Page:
Brief Fact Summary. Plaintiff corresponded with Defendant numerous times about a specific piece of property. After some exchanges, the Defendant sold the land to a third party. Plaintiff claims there was a binding contract already in place.
Synopsis of Rule of Law. There can be no contract unless the minds of the parties have met and mutually agreed upon some specific thing. This is usually evidence by one party making an offer which is accepted by the other party.
Issue. Is there a valid contract?
Held. No. Affirmed.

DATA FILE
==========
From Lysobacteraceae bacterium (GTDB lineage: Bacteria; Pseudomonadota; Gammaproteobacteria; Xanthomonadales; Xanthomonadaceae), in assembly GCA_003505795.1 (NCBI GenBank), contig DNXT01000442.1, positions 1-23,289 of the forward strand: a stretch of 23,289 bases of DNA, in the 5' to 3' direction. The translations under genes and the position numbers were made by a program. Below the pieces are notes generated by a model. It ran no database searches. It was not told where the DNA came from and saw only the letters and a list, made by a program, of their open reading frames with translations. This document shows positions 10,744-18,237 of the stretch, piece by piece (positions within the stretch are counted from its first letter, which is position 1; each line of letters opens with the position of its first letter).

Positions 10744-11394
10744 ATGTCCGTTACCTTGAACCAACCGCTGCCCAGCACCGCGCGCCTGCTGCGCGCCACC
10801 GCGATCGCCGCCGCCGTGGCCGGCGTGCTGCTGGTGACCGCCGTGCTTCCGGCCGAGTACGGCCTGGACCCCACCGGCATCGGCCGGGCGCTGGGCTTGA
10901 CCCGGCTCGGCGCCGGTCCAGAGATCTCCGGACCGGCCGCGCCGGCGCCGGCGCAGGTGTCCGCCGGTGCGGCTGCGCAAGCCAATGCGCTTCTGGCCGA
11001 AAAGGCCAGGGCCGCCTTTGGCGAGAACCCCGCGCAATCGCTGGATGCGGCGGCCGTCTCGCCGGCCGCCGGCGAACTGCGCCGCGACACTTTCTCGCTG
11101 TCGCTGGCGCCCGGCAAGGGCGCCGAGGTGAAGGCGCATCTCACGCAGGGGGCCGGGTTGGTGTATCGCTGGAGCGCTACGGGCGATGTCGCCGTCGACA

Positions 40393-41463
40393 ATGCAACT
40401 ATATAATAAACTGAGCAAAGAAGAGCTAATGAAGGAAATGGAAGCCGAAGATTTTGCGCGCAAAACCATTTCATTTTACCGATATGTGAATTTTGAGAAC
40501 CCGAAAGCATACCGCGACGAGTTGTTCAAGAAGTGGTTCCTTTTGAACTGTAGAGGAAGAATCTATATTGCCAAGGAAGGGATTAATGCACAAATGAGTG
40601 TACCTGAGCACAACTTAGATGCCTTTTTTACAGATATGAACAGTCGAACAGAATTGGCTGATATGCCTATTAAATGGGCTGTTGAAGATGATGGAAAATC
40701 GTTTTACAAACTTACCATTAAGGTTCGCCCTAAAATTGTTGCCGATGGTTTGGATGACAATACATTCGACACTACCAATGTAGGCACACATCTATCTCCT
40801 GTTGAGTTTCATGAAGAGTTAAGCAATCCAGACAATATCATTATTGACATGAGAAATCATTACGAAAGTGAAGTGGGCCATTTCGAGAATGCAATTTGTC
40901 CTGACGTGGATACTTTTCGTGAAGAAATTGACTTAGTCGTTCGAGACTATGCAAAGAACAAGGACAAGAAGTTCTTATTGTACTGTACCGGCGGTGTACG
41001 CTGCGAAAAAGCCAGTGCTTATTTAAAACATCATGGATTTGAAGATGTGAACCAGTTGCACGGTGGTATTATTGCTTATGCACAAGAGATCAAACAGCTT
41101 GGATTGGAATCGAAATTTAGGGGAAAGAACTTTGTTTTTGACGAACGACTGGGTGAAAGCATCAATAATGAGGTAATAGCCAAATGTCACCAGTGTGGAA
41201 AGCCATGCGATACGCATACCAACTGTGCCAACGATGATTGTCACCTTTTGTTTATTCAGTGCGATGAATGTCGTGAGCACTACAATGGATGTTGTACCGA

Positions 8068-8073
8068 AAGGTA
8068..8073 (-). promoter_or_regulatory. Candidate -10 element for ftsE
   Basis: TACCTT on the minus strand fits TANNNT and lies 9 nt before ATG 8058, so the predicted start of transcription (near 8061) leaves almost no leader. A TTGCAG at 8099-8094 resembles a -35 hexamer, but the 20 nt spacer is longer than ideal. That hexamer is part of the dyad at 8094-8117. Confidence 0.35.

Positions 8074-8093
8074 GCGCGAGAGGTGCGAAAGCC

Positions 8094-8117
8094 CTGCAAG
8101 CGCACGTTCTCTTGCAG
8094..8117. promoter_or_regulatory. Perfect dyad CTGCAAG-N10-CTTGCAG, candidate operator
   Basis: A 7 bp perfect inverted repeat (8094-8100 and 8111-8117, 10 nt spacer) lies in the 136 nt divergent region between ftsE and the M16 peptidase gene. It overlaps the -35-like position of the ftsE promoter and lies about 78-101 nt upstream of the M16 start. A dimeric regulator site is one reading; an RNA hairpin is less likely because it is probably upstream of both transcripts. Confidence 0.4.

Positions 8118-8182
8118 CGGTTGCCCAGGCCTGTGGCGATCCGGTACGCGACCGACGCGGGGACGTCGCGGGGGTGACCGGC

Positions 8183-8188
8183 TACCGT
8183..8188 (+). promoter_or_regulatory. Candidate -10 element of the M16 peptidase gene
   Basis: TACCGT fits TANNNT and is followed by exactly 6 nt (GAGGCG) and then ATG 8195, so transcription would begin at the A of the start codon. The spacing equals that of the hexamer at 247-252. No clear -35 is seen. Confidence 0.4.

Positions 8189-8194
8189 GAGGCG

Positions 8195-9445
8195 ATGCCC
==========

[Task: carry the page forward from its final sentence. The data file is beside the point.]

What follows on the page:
The court talks about the Fixed Purpose Test: “If from a promise, or manifestation of intention, or from the circumstances existing at the time, the person to whom the promise or manifestation is addressed knows or has reason to know that the person making it does not intend it as an expression of his fixed purpose until he has given a further expression of assent, he has not made an offer.” There can be no contract unless the minds of the parties have met and mutually agreed upon some specific thing. This is usually evidenced by one party making an offer, which is accepted by the other party.
Discussion. The court wants to strike a balance and make sure that just because someone places an advertisement or has correspondence about a potential sale, it does not bind that person into a legally enforceable contract to sell that item. The offeror has the power to accept.